[The Westchester-Putnam Multiple Listing Service, Inc. provides a quarterly analysis of the real estate market. Considered a suburb of New York City, Westchester County, NY along with Fairfield County, CT, Northern New Jersey and Long Island are an important part of the New York City real estate market. A Matrix reader suggested I provide a summary each time the report is released by the MLS.]
Westchester County (remember Chappaqua, where President Clinton purchased?) is known for its higher end housing stock that serves as one of the primary markets to families that sell in the city and move to the suburbs. The second home market in New York has also benefited from empty-nesters who have sold their properties in Westchester and have moved to the city.
In reviewing the charts, I was struck by how high current sales levels actually are, how pricing appeared to drift sideways with some weakness during the year and how sharply inventory dropped, even though it is still higher than last year.
Here are excerpts from the report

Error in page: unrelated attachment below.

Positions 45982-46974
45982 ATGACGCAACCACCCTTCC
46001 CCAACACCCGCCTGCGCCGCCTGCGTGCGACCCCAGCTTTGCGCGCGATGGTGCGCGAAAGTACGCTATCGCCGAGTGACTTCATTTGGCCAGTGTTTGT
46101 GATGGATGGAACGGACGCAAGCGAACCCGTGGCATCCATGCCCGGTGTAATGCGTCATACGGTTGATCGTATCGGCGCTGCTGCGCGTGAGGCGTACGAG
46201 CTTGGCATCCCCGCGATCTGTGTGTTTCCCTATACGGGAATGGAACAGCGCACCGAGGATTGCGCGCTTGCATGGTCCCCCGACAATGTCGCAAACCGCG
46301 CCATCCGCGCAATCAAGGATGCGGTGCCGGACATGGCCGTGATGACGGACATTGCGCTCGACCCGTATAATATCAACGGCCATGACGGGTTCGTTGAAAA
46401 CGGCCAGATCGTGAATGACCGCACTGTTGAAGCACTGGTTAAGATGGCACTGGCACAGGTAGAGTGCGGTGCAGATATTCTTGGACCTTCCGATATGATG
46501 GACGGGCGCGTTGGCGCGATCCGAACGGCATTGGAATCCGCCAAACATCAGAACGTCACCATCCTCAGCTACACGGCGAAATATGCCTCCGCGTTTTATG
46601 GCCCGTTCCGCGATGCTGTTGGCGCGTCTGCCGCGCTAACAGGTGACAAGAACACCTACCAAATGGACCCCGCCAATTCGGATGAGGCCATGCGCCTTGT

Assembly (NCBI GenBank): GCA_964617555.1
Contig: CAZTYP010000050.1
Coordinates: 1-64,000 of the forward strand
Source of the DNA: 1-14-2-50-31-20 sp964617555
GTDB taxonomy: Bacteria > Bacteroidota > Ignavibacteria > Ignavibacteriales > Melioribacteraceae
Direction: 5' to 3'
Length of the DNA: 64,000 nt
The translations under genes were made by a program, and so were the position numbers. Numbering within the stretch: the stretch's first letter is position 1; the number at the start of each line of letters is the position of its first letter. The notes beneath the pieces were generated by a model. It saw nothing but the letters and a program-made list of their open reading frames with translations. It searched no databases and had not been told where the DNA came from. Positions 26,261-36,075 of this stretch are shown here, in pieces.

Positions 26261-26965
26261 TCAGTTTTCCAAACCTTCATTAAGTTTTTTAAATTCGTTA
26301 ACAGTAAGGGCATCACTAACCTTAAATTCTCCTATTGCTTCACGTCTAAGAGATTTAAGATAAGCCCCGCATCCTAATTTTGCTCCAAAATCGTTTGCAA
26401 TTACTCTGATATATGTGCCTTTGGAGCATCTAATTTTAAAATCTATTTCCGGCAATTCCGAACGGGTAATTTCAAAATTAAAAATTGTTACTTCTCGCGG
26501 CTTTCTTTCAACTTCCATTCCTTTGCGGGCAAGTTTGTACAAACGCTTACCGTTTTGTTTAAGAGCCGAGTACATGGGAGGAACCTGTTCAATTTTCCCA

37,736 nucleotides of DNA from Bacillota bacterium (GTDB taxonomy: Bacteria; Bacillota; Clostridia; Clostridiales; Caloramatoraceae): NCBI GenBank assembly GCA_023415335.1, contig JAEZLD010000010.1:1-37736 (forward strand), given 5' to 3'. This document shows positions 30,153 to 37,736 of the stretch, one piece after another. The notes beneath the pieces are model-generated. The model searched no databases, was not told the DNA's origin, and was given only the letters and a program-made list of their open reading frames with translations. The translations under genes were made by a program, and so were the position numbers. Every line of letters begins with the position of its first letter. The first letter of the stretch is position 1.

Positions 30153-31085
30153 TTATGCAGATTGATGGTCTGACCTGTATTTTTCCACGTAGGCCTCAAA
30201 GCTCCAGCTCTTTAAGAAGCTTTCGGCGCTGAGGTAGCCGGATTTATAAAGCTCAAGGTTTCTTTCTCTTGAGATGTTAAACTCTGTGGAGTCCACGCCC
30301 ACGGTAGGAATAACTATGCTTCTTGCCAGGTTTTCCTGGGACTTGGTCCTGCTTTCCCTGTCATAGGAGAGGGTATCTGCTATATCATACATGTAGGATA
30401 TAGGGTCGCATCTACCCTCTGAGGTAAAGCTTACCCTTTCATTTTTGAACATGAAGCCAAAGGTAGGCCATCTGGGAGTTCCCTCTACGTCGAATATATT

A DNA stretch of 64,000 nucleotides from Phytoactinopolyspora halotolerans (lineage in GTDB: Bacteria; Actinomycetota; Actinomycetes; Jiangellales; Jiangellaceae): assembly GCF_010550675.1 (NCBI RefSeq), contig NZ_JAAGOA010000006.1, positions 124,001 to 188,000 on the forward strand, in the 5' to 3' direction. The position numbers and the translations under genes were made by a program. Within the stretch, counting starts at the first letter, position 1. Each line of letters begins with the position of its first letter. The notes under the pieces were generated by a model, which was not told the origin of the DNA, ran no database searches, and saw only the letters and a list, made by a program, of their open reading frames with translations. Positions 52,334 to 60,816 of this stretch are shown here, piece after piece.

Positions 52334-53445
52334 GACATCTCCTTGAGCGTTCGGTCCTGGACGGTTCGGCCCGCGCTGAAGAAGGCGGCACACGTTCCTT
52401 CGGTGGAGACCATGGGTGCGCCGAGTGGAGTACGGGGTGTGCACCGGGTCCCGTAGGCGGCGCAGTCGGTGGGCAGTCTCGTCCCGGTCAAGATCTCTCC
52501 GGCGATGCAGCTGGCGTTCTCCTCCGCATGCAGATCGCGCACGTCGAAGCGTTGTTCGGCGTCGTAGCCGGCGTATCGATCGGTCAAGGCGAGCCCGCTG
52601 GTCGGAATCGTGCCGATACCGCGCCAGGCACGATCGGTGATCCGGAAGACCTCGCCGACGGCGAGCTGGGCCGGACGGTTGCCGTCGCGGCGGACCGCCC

Westchester’s multi-year run-up to record-high residential real estate sales and prices in 2005 abruptly halted in 2006. Realtors participating in the Westchester-Putnam Multiple Listing Service reported 9,167 closed sales in Westchester in 2006, a decrease of 13% from 2005. In Putnam County, the 1,001 sales for the year constituted a 23% decrease from 2005.
The signals of possible contraction in the local real estate market were evidenced in the seasonally adjusted data from as early as the third quarter of 2005. Nevertheless, the speed and depth of the contraction as it actually occurred early in the first quarter of 2006 caught the market by surprise, and the downturn persisted through the year.
The 2006 sales volume reset the market to levels last experienced in 2002 and 2003. Those were actually good years for real estate on an historical basis. However, Westchester’s overall backsliding of 13% in sales volume would have been greater were it not for the relatively moderate slowdown in the condominium and cooperative sectors in comparison to single family houses. Whereas house sales dropped nearly 17% from 2005 to 2006, condo sales decreased by less than 1%, and co-ops by only 9%.
Westchester’s year-end inventory of 5,774 units in all categories was 21% higher than at the end of 2005, and that percentage applied fairly uniformly among the major property types. In Putnam County there were 943 units available at the end of the year, a 15% increase from 2005.